Atrial natriuretic peptide in humans. Production and clearance by various tissues.
Although it is assumed that the human heart secretes atrial peptides, direct proof is not available. We therefore measured immunoreactive atrial natriuretic peptide levels in coronary sinus blood and simultaneously in femoral arterial and venous blood from patients before and during stepwise incremental atrial pacing of up to 200 beats per minute. Since the fate of circulating atrial peptides is unknown, we also measured immunoreactive atrial natriuretic peptide concentrations in arterial and venous blood across the liver, kidney, lower limb, and lung in patients undergoing cardiological investigation. Peptide levels in coronary sinus blood were higher than in samples from the femoral artery or vein. As the heart rate was accelerated by atrial pacing, peptide concentrations increased in coronary sinus blood and to a lesser extent in peripheral samples. Whereas the levels in venous blood draining the liver, kidney, and lower limb were approximately 50% of those in arterial blood, concentrations were similar in samples drawn simultaneously from the pulmonary artery and the aorta. These results show that the human heart produces immunoreactive atrial natriuretic peptide and that secretion increases with atrial tachycardia. The liver, kidney, and lower limb remove the peptide from arterial blood, but there is little change in its concentration during circulation of blood through the lungs.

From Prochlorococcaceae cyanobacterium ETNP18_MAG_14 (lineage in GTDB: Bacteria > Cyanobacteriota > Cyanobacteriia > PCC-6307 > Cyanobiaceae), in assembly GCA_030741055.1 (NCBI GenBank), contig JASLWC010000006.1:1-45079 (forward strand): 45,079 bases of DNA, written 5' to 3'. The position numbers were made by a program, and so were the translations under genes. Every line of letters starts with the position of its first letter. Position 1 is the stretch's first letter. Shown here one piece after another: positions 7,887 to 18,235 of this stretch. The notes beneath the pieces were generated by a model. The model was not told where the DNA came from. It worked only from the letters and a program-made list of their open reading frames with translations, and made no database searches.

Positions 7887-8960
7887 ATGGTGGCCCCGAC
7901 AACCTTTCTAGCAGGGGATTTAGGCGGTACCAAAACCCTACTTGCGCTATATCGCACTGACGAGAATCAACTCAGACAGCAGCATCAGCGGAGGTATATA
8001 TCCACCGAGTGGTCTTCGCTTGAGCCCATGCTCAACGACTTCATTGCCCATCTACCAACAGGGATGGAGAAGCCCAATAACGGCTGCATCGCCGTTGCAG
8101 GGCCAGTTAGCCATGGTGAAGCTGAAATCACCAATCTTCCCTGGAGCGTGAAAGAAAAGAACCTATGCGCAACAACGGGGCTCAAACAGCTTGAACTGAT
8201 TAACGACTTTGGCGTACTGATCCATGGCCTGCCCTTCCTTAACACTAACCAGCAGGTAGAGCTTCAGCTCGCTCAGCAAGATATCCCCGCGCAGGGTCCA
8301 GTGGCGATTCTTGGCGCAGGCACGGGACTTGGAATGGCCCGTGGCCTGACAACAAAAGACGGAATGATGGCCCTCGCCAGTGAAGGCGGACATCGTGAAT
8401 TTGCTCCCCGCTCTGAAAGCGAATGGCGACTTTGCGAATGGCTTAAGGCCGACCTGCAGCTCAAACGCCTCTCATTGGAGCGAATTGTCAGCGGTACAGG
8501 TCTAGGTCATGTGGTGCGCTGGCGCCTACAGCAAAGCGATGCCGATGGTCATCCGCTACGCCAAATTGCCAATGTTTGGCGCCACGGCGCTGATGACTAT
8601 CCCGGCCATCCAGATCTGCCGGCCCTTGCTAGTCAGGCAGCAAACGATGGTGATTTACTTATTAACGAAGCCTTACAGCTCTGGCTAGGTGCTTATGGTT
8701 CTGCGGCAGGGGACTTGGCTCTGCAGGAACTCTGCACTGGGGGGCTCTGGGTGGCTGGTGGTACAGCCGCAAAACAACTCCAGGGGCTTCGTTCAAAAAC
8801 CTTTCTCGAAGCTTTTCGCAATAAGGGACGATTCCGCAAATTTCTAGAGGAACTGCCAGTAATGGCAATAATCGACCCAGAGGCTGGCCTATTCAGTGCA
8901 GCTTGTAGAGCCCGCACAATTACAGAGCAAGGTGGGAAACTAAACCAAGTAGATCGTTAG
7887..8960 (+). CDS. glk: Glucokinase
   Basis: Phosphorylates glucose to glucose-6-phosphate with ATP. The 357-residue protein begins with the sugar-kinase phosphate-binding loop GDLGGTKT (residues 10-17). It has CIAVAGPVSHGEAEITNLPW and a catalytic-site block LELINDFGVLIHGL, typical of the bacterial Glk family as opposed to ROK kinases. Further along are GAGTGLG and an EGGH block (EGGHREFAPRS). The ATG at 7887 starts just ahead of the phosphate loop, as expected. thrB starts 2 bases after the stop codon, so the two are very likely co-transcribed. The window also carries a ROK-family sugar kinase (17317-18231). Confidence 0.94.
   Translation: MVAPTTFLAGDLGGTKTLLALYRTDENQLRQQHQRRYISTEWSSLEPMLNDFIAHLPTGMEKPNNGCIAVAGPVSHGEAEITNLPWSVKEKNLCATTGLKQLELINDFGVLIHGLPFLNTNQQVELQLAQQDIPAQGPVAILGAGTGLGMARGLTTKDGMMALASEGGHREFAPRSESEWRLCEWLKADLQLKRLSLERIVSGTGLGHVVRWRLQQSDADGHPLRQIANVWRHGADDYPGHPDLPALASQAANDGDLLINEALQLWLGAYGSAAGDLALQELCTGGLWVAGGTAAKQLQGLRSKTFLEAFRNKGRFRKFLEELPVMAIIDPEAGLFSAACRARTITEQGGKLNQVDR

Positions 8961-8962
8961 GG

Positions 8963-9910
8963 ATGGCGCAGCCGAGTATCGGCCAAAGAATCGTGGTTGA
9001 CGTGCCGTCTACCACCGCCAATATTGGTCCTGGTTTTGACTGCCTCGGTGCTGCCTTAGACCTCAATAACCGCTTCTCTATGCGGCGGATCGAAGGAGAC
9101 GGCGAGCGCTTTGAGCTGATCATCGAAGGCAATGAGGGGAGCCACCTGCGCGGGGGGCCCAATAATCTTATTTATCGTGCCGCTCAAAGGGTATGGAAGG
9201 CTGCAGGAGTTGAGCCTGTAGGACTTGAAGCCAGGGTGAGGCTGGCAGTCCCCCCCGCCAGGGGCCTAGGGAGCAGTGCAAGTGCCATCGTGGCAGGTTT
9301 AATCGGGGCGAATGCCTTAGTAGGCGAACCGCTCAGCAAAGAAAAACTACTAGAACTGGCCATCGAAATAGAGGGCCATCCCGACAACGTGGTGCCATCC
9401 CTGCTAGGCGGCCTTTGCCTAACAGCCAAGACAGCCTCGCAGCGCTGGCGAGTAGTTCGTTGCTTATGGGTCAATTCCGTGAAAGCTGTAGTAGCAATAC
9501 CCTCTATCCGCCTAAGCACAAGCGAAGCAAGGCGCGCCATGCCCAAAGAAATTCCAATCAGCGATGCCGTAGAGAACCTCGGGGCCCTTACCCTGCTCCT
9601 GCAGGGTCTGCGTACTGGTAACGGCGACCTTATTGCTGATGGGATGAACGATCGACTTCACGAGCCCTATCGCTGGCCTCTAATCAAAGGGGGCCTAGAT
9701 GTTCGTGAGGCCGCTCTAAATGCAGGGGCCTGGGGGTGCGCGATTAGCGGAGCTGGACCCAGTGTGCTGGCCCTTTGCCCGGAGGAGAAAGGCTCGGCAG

- Copyright © 1986 by American Heart Association